Acceptable Biological Catch and Annual Catch Limit

Amendment 13 establishes an ABC control rule and sets the ACL equal to the ABC. Annually, the ABC control Start Printed Page 61998rule will be used to set the maximum ABC for the statewide weathervane scallop stock at 90 percent of the OFL. This 10-percent buffer reduces the risk of overfishing occurring in the weathervane scallop fishery.

The ABC is set to account for the scientific uncertainty in the estimate of the OFL. Lacking a stock assessment model, the sources of scientific uncertainty in the scallop OFL estimate are not directly quantifiable at this time. Therefore, under Amendment 13, scientific uncertainty in the OFL estimate is incorporated in the size of the buffer between the OFL and the ABC.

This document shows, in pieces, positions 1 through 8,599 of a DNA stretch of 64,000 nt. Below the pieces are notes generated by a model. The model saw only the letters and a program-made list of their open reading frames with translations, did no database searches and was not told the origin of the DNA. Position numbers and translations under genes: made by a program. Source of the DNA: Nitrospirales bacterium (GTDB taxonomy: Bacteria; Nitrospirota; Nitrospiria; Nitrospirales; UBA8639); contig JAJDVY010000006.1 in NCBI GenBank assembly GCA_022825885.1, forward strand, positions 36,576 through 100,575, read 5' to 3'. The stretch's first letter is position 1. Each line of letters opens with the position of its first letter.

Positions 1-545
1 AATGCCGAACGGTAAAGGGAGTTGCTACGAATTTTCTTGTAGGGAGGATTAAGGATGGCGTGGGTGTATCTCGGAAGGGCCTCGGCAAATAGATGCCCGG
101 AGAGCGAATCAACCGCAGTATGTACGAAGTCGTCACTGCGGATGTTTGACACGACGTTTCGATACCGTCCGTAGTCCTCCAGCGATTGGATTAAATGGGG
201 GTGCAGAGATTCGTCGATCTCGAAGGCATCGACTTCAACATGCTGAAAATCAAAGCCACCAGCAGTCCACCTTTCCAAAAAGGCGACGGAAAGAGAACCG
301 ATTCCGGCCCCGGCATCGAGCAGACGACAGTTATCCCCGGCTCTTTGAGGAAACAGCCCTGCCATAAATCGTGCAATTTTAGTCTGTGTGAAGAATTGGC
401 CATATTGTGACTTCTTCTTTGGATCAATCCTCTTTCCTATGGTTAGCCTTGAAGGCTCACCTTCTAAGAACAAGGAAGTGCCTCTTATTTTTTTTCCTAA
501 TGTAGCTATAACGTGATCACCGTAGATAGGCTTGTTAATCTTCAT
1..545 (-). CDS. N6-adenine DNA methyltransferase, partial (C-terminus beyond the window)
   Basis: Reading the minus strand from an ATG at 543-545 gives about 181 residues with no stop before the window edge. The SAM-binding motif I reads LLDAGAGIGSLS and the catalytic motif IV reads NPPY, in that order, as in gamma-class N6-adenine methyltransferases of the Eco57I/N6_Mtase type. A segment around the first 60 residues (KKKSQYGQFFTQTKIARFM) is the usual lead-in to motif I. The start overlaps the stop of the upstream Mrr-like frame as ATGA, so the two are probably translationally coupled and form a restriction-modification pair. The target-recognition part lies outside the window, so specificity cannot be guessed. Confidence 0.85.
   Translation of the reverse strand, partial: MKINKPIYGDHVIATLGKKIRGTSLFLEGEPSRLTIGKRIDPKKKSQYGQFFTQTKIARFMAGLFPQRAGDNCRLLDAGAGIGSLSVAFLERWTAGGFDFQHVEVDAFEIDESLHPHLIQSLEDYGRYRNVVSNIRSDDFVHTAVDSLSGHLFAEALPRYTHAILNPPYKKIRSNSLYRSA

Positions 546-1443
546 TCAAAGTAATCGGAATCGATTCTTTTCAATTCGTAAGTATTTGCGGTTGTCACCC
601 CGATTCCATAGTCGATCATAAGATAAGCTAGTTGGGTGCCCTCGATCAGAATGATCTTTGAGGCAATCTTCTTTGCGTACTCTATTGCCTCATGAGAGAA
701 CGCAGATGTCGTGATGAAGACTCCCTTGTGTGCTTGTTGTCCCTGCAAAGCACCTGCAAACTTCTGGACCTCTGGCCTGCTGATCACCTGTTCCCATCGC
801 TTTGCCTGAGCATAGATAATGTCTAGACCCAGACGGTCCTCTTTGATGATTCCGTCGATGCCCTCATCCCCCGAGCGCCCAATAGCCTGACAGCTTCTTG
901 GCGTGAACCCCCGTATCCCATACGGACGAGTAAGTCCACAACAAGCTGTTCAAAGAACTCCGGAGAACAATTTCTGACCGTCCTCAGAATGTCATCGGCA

Scientific and Statistical Committee

The Council's SSC annually establishes the ABC for weathervane scallops through the following process. The Scallop Plan Team meets shortly after the scallop fishing season concludes to compile the Stock Assessment and Fishery Evaluation (SAFE) report. The SAFE includes stock assessments, fishery information, and reference points. The Scallop Plan Team will evaluate whether the total catch exceeded the ACL in the previous fishing season. The Scallop Plan Team will then calculate the maximum ABC using the ABC control rule for the upcoming fishing season. The Scallop Plan Team may recommend that the SSC set an ABC lower than the maximum ABC, but it should provide an explanation for such a recommendation.

The SSC will then review the SAFE and recommendations from the Scallop Plan Team. The SSC will set a statewide ABC for the directed weathervane scallop fishery prior to the beginning of the fishing season. The SSC may set an ABC lower than the maximum ABC calculated using the ABC control rule, but it must provide an explanation for why a lower ABC was set.

Accountability Measures